Case: New Order of Fashion (non-profit organization)
Teaching team: Anna van der Lei (Aalto) & Harm Rensink (NoOF)
By analyzing their own behavior students are asked to rethink their consumption and look at new and experimental ways to trigger behavioral change when it comes to fast fashion consumption, local recycling and care for items.
New ways to collect and distribute used cloths locally? Why do we throw away in the first place? Why do we buy so fast something new? What can we learn from our grandparents? New sustainable materials? How to become more aware of the value of clothes we already own.
Consumer behavior, local recycling, identity, care, memories, consumption model, personal empowerment
Experimenting with wool 2020
In Experimental Design course students worked with a given material, this year it was wool, and explored many dimensions and potentials of it. Through kicking off with an online felting workshop, the group tested existing tools, methods, and techniques of working with wool. After their initial testing, they also followed an experimental manner to develop new ways of engaging with the material. At the end of the course, students gained basic tacit knowledge of dealing with both unclean and clean wool. Through their experiments, students successfully completed an uncertain task that was exploring a material by developing and focusing on certain themes, aspects or functions of it. Some projects tackled new techniques of making felt, new inventions and appropriations of tools, combining DIY techniques for making traditional crafts, the sustainability of wool, and sensorial experiences of (digital) materialities.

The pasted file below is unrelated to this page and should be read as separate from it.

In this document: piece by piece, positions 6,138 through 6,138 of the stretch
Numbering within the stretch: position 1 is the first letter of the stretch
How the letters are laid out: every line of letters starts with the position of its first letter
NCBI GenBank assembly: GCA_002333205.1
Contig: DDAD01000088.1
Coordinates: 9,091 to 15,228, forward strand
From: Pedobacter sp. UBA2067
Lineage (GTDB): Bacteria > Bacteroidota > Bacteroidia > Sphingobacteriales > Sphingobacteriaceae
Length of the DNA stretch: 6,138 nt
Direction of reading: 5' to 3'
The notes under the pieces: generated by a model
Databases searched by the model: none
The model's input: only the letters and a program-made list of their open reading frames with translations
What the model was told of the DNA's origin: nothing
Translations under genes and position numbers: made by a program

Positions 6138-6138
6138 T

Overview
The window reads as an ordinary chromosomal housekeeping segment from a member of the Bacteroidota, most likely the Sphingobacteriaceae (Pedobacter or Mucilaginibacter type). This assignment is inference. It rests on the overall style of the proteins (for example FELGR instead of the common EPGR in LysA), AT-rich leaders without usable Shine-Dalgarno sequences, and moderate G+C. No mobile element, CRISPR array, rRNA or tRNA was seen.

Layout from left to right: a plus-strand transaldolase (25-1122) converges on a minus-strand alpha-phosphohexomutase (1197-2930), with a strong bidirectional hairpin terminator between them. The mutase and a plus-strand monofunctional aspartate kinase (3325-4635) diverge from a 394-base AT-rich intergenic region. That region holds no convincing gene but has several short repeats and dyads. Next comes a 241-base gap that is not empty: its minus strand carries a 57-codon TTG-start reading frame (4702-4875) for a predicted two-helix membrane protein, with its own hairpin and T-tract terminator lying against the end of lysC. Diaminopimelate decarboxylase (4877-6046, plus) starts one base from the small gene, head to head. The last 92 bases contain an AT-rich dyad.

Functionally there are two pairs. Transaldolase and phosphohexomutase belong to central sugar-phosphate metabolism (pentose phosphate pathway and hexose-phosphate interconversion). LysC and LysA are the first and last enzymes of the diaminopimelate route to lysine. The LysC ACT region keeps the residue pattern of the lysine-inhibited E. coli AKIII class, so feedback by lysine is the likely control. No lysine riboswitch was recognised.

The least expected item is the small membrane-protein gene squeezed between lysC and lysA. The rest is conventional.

On the other hand, in spring 2020, Experimental Design was one of the early courses at Aalto University that was completely held remotely for all students and teachers since it took place during the pandemic period. The virtual studio environment provided a new perspective for the course: the students described their works verbally to an extent that we wouldn’t expect in a physical studio environment, since it was not easy to understand some of the basic qualities from the screens. While this experience helped all practitioners to pay attention to even minor tactile experiences, it also triggered rich discussions on the relationship between design and sensorial experiences.
Teachers: Anna van der Lei & Bilge Aktas
Experimental Design Course Spring 2020
SYMBIOTIC MACHINE 2019
There is a space between symbiosis and machine.
There is also a repellence that tends to push these two apart. We felt the need to try and hold them closer, feeling the tension, creating some friction, some heat.
Staying in this space, we have experimented with new ways of thinking about nature, withinness, evolution, materials, ephemerality, others, tools, and machines.
We have questioned and discussed if, and when, a machine can be symbiotic, what would be different if we were to do ‘with’ and not ‘against’, if we collaborate instead of exploit.
These spaces for investigation sprouted from Lynn Margulis endo-symbiotic theory of evolution: we wondered how would our practice be different when shifting from the survival of the fittest—in isolation—to a system of co-existing survivals.